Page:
Women’s voices were rare on the radio, even in broadcast hungry Chicago til about 1970, unless you were a singer on a hit record or a character in a commercial. It was downright strange to hear a female disc jockey on an AM oldies/Top 40 radio station. That is, until Connie Szerszen, the self-proclaimed “Polish Princess” broke the barrier and became the first female DJ to host a prime time show on a major market AM station. Szerszen’s autobiography, Top Rock Girly Jock, is a breezy and heartfelt look at the days when AM radio ruled the roost in Chitown.
Szerszen began her broadcasting career at all-girl, all-jazz WSDM-FM, where Linda Ellerbee also got her start. WSDM’s “Den Pals” as the DJs were called, announced songs in sultry voices and posed for sassy promo pics in their maxidresses and flowered hotpants. Soon, Connie caught the ear of bigwigs at WIND, one of Chicago’s popular AM stations, and her spunky, All-American personality made her a favorite with fans, but she still had to deal with resentful male DJs and executives. In 1973, the station promoted her from weekend DJ to a full-fledged member of the on-air staff.
“The Polish Princess” blazed the same trails as feminists of the day with out being loud or abrasive. She appealed to listeners across the board-young, old, male and female. “I myself, had nothing to do with women’s lib” she writes “I just wanted to dee-jay.” She referred to herself as “your top rock girly jock’ and introduced an ultra-clean version of strip poker as between song banter, extolling listeners to take off their dentures, hearing aids or similar innocuous items.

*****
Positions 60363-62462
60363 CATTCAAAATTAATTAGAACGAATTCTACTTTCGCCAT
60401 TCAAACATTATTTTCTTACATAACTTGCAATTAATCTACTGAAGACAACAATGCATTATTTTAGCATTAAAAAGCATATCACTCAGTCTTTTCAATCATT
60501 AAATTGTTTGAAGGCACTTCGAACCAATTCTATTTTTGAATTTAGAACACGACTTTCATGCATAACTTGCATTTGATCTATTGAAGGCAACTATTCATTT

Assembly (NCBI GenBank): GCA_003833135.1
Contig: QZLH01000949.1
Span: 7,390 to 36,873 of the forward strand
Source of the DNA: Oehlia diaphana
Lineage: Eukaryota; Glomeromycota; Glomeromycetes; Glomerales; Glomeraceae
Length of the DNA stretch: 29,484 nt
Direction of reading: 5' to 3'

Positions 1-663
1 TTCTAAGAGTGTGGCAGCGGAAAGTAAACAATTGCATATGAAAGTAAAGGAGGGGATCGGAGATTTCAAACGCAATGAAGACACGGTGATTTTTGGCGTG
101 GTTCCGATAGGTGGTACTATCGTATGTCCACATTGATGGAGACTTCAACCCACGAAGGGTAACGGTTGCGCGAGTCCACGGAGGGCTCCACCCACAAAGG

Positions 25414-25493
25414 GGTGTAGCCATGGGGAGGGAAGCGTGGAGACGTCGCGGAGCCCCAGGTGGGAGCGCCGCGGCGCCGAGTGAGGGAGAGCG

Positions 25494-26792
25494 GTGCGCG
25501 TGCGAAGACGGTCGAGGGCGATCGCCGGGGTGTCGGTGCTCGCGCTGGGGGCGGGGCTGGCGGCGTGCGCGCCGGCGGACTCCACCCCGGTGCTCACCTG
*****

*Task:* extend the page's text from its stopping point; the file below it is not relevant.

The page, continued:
Through the years, Szerszen encountered many of the era’s well-known celebs, and the book is sprinkled with photos of her with famous singers (Tom Jones, Stevie Nicks, Bobby Vinton) pop culture icons (Tiny Tim, Steve Allen) and her fellow DJs. Chicagoans of a certain age will get a kick out of pics of Connie posing with a plaid-suited Wally Phillips and “Chicago Ed” Schwartz wearing a pumpkin Halloween costume. Szerszen also recalls her “unconsummated” date with Neil Diamond, and a hallway fan “ambush” of Elvis (Presley, that is, not Costello). Szerszen was a fan of the celebrities who passed through the radio station and affiliated promo events, and her enthusiasm shows in her writing.
There were no “turkey drops” sponsored by Chicago radio stations like on WKRP in Cincinnati, but station DJs were trotted out to local amusement parks, zoos, parades, and sporting events on a regular basis. WIND even hosted a kite fly in Grant Park til kite flying was declared illegal in the Chicago city limits. The station and its fans staged a light-hearted protest about that ban. And Connie has some funny anecdotes about her remotes from the zoo. (Those pesky primates!!)
Top Rock Girly Jock covers a lot of ground. It’s not merely a memoir about Szerszen’s radio days. She writes lovingly about her upbringing in a Polish Catholic family, and updates us on her life since WIND. She DJed for a local country station, worked in real estate, took up portrait painting, and returned to radio in 2002 to host 70s Saturday Night on oldies station WJMK.
If you’re a fan of radio history, or a current or former Chicagoan who likes to relive memories of “the good old days”, you’ll find Top Rock Girly Jock to be a fun read packed with some great photos of the Windy City’s AM radio heyday.